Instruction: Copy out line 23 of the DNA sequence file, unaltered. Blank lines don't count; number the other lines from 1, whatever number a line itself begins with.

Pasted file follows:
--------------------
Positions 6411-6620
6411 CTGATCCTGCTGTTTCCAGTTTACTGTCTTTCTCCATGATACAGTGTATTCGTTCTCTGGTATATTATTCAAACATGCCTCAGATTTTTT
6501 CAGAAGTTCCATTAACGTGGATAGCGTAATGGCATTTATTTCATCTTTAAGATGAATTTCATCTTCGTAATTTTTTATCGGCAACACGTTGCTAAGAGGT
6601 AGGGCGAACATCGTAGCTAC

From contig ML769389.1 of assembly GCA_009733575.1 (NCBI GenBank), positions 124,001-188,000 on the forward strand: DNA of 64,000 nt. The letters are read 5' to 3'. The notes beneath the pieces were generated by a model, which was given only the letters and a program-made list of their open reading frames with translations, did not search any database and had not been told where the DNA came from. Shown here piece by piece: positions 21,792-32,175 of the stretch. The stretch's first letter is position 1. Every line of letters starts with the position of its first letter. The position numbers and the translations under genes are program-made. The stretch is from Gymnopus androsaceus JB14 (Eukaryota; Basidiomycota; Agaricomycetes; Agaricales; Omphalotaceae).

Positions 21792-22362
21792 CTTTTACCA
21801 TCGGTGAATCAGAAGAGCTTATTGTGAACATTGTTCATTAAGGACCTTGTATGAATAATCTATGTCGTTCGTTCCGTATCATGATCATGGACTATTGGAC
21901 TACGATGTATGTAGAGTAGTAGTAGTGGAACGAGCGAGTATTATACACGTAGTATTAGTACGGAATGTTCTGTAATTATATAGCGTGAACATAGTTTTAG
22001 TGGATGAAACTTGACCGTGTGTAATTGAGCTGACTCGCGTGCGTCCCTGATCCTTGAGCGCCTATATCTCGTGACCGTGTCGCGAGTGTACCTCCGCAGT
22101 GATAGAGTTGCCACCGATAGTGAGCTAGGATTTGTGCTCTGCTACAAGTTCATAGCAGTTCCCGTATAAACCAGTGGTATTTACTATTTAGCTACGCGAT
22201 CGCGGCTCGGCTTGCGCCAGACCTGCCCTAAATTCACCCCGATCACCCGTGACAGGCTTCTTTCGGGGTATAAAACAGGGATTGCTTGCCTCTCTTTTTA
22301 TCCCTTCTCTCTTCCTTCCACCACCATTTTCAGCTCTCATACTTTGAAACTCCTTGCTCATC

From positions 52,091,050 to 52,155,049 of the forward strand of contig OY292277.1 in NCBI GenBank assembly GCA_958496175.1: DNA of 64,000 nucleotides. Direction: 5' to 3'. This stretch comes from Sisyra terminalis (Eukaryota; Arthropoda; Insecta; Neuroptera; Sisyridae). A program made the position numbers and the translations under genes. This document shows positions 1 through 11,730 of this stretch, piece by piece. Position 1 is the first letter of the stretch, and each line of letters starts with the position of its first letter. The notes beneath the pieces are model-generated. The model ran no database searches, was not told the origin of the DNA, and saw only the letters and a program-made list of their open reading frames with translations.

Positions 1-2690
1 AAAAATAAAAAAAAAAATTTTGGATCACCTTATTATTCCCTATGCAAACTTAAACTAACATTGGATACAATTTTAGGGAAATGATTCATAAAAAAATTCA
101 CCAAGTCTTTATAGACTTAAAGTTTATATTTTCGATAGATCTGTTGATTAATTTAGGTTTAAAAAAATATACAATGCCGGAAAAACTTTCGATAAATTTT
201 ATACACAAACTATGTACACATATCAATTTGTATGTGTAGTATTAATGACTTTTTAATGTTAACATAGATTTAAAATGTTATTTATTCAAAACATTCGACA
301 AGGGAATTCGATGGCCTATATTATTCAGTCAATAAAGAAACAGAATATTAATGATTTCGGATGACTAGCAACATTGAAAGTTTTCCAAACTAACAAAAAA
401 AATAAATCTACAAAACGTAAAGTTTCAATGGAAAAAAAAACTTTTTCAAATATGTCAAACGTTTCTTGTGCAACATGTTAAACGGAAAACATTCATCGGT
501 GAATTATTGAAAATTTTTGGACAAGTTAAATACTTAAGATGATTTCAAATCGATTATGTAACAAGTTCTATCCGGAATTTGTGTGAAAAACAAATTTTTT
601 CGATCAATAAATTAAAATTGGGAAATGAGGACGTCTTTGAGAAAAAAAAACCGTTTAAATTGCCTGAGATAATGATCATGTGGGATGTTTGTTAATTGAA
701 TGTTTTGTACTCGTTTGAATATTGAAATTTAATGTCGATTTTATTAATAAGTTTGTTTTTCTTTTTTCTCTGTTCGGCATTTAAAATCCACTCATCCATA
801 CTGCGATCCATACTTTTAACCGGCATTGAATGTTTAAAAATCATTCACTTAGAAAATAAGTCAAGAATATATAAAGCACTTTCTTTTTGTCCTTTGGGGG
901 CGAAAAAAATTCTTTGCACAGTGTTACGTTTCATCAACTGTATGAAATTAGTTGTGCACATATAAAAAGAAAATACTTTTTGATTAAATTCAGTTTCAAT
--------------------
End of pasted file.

701 TGTTTTGTACTCGTTTGAATATTGAAATTTAATGTCGATTTTATTAATAAGTTTGTTTTTCTTTTTTCTCTGTTCGGCATTTAAAATCCACTCATCCATA